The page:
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Volvo Wants U.S. Help with Autonomous Vehicle Leadership

by Roger Lanctot | 10月 08, 2015

One of the more curious aspects of the onset of autonomous vehicles is the widespread suggestion that special driver’s licenses will be required. The idea of a special driver’s license for drivers of autonomous vehicles seems counter-intuitive considering that much of the time the car is supposed to be driving itself.

This debate comes to mind in the context of Volvo Cars President and CEO Håkan Samuelsson’s plans to urge the U.S. government to establish nationwide Federal guidelines for autonomous driving in order for the U.S. to preserve its leadership in the emerging autonomous driving industry. Samuelson intends to share his thoughts in a talk at the Embassy of Sweden in Washington, DC, later today.

Samuelson is concerned that the U.S., like Europe, might inhibit autonomous vehicle development if development of self-driving cars is disrupted by “a patchwork of varying state laws and regulations,” according to a press release announcing Samuelson’s talk. Samuelson wants to see a national framework for regulation and testing.

To date, the National Highway Traffic Safety Administration (NHTSA) has only gone so far as to issue a policy statement which defines the different types of autonomous driving, describes the research that is planned or necessary to support regulation, and suggests that states are the appropriate authorities to regulate autonomous vehicles and/or license and train/certify drivers concluding that, for now, autonomous vehicle use should be confined to testing.

In its policy statement NHTSA expresses its interest in avoiding overly prescriptive regulation that might impede innovation.  (http://tinyurl.com/n2j5rpr - "U.S. Department of Transportation Releases Policy on Automoted Vehicle Development")  Samuelson will be taking the opposite view, that a lack of regulation will do more harm.

There are several important reasons for Samuelson’s concern:

  1. Autonomous driving technology is already emerging and available as an aftermarket solution from companies such as Cruise - www.getcruise.com. In other words, the cat is out of the garage so there is no time to lose for U.S. regulators to establish rules of the autonomous driving road;
  2. If companies can only “test” and cannot commercialize their solutions only the largest companies will be able to participate in this driving revolution due to the cost of building these systems and the related liability exposure.  Also, if autonomous vehicles are not explicitly legal they are by definition illegal and innovators will be forced to operate as outlaws;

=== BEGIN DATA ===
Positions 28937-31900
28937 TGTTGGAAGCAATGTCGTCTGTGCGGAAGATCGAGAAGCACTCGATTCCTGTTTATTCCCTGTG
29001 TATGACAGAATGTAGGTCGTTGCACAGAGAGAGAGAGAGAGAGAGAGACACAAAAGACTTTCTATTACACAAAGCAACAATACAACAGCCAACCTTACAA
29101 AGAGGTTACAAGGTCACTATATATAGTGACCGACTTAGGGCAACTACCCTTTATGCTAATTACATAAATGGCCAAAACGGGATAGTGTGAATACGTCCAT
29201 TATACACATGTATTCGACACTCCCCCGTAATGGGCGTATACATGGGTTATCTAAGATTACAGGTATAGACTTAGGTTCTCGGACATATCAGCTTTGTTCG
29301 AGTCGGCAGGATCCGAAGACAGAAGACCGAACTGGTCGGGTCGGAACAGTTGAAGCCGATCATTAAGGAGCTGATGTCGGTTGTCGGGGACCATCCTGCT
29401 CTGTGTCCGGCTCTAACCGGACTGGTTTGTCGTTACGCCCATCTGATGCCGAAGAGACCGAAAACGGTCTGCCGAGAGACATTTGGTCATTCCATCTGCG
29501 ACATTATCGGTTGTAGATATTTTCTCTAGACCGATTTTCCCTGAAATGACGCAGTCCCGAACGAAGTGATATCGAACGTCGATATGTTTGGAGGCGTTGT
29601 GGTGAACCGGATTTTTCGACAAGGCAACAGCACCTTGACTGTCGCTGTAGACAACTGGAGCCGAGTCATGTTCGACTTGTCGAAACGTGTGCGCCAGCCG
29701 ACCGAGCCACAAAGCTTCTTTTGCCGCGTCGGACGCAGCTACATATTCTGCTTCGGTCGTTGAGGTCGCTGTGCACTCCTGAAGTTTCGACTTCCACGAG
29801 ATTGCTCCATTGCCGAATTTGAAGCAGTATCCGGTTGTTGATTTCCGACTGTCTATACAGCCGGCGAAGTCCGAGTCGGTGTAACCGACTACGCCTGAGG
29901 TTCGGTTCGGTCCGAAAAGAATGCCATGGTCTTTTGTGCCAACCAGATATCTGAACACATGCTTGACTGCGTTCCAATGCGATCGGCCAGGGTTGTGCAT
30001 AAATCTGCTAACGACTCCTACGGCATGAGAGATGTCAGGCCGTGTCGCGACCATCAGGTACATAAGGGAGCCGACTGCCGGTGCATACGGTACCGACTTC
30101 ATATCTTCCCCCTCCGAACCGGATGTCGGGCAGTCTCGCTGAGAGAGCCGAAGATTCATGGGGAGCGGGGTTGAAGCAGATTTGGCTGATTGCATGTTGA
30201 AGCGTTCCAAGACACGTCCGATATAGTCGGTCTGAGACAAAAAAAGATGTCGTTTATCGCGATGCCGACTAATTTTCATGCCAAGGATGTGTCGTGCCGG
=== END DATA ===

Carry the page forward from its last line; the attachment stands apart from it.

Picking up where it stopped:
3. Self-driving cars will need to be secure and car companies need additional goading from the Federal government to sort out their security vulnerabilities;
  4. Volvo’s newest self-driving technology “IntelliSafe Auto Pilot” will benefit greatly from a regulatory regime that includes the identification of self-driving approved stretches of highway.  (http://tinyurl.com/oy66mwe - "Volvo Reveals Its 'IntelliSafe' Autonomous Driving Technology");
  5. Self-driving cars will inevitably be crossing state lines, which means a responsible, default level of national regulation and policy must be defined.

The drivers of autonomous vehicles may not need special licenses, but some kind of training or certification to manage user interface and hand-off elements for returning to human control of autonomous vehicle operation should be provided for. Further, the Federal government should define a framework for identifying the circumstances suitable to autonomous operation including time of day, roadway condition and type and weather and driver attention.

It is possible that a single state, such as California, could take the lead in defining the autonomous driving framework. California has the advantage of being the home to a significant portion of technology development in the self-driving car category while also having some of the most forgiving weather conditions for autonomous operation.

California already has demonstrated its automotive policy leadership credentials in the area of vehicle emissions, influencing emissions and fuel efficiency standards globally. Given NHTSA’s limited resources, a cooperative framework development effort between NHTSA and California or NHTSA and all four states (Michigan, Florida, Nevada and California) currently allowing autonomous vehicle operation might make the most sense.

Mr Samuelsson will address a select audience at a seminar entitled “A Future with Self Driving Cars – Is it Safe?” at the House of Sweden in Washington, DC, today, during which he will emphasize that the introduction of self-driving cars on the world’s roads will happen more quickly than many lawmakers anticipated.

The final question to be addressed by Samuelson is legal liability. According to Volvo’s announcement of Samuelson’s speech: “He will say Volvo will accept full liability whenever one if its cars is in autonomous mode, making it one of the first car makers in the world to make such a promise. He will add that Volvo regards the hacking of a car as a criminal offense.”

“‘We are constantly evolving defensive software to counter the risks associated with hacking a car. We do not blame Apple, or Microsoft for computer viruses or hackers,’ he will say.”

The statement from Samuelson is especially bold given the fact that multiple videos have circulated online in the past few years showing Volvo car’s errantly hitting people during demonstrations of automatic emergency braking. Samuelson’s pledges will go a long way to dispelling any ambiguity regarding the company’s commitment to safety, autonomous vehicle operation and industry leadership.

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